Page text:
Over a month after a massive 8.9 earthquake shook northern Japan, the country’s consumer electronics industry is still feeling the effects.
Companies like Sony and Panasonic reported myriad issues — from facility flooding caused by the subsequent tsunami to injured workers — soon after the quake. Analysts predicted higher prices and supply shortages would also hit manufacturers, with the impact trickling down to consumers in the weeks to come.
Two new reports from research company IHS are splitting the difference – projecting falling prices for one consumer electronics sector, and a production shortage due to impeded supply for another.
In a report focused on LCD panel production in Japan, IHS professed that the earthquake and following tsunami seem to have had little impact, citing declining prices among the technology’s myriad applications.
Overall prices of TV, notebook and computer monitor LCD displays are set to drop .5% says the forecast, though TV panels are the only sector to see an actual drop-off (of .8%); both monitors and notebook displays rose .4% and .2%, respectively.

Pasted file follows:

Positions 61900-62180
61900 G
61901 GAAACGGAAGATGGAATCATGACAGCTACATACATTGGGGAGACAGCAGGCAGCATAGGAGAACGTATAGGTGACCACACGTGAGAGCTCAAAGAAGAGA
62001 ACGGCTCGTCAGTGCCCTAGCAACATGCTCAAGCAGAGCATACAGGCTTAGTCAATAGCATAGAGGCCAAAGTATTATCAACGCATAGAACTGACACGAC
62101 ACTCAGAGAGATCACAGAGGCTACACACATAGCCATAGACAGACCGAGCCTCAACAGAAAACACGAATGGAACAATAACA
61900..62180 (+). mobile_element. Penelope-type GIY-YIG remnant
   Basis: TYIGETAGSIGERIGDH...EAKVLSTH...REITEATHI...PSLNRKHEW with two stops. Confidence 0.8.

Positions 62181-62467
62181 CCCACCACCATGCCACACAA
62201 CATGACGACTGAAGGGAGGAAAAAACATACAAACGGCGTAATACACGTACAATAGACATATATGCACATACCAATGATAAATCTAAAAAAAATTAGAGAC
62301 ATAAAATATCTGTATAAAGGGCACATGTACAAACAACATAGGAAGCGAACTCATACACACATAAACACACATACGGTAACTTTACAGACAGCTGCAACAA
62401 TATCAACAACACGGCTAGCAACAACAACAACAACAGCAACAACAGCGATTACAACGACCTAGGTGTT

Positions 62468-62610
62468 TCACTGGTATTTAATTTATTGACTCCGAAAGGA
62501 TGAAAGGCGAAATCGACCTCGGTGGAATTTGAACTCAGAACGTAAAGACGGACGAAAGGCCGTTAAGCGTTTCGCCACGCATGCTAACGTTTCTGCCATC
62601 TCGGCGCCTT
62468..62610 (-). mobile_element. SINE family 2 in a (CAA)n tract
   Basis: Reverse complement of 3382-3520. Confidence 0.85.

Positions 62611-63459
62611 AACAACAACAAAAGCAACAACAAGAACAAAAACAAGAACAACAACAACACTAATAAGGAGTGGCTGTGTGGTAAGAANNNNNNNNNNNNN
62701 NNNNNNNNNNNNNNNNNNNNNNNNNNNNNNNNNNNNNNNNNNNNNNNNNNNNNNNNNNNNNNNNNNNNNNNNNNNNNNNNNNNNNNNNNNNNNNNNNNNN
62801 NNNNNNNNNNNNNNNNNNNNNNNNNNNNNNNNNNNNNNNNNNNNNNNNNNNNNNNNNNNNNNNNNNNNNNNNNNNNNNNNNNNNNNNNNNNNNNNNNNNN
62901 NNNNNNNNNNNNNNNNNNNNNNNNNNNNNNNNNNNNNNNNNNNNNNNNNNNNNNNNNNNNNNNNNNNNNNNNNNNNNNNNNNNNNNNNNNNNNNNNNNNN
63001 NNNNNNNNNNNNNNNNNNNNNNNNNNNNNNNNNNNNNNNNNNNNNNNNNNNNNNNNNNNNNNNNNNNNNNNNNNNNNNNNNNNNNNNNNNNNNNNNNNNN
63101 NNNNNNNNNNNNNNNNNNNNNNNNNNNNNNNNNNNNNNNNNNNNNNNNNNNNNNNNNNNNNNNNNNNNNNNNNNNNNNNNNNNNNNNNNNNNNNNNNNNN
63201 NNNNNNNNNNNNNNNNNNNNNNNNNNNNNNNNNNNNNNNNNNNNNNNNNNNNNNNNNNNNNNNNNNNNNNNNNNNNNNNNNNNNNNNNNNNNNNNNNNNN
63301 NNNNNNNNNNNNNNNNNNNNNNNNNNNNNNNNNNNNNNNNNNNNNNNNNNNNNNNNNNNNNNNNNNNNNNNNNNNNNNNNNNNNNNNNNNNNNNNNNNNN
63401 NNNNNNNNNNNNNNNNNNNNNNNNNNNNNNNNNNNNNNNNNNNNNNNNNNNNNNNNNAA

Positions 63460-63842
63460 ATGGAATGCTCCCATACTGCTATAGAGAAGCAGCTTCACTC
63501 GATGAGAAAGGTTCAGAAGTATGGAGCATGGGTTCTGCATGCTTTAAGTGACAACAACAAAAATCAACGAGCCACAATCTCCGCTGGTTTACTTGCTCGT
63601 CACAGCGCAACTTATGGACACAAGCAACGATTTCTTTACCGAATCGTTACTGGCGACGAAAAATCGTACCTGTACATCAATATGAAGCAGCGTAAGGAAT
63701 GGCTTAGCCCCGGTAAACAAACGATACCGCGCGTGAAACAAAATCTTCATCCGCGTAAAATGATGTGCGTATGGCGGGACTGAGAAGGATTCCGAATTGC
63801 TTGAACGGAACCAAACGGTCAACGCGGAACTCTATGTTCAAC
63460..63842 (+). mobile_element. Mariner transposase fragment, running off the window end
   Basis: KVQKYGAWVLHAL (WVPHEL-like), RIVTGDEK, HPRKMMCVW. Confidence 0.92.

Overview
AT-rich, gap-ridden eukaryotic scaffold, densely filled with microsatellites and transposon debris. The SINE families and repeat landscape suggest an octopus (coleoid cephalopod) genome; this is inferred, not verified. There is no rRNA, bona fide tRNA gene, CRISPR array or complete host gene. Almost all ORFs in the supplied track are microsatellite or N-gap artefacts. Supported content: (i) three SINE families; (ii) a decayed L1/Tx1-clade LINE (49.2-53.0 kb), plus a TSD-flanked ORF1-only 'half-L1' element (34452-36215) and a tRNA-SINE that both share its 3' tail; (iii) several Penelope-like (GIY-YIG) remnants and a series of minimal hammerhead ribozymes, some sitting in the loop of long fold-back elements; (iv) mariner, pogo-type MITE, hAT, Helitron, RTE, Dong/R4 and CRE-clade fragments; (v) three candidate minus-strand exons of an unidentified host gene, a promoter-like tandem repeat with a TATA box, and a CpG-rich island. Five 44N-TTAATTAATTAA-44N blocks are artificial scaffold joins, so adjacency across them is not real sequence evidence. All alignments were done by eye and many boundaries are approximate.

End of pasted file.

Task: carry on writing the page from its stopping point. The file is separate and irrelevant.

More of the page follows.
Stacy Wu, IHS’ senior displays research analyst, said, “The slight decrease overall in large-LCD panel pricing shows that the segment has not yet suffered major impacts from the Japanese disaster. Despite materials plants being shut down immediately after the quake, many manufacturing lines have recovered and production has returned.”
That’s not to say everything is guaranteed roses and rainbows, however.
“If assorted troubles—including the power outages now plaguing the country—continue and become prolonged, demand for panels may suffer, causing suppliers more difficulties,” warned Wu.
The research indicates an abundance of stock and limited consumer interest helped cause the overall drop.
Pamela Tufegdzic, another analyst at IHS, filed a study that alleges complications from last month’s deadly earthquake will hinder the production and delivery of CMOS image sensors for cell phones. However, these specific sensors are mainly included in phones whose camera functionality are secondary, notes Tufegdzic. As a result, this disruption should only be limited to those lines of cell phones.
We’ll have more news and research on the continuing effects of the Japanese earthquake on the technology and consumer electronics sectors as it becomes available.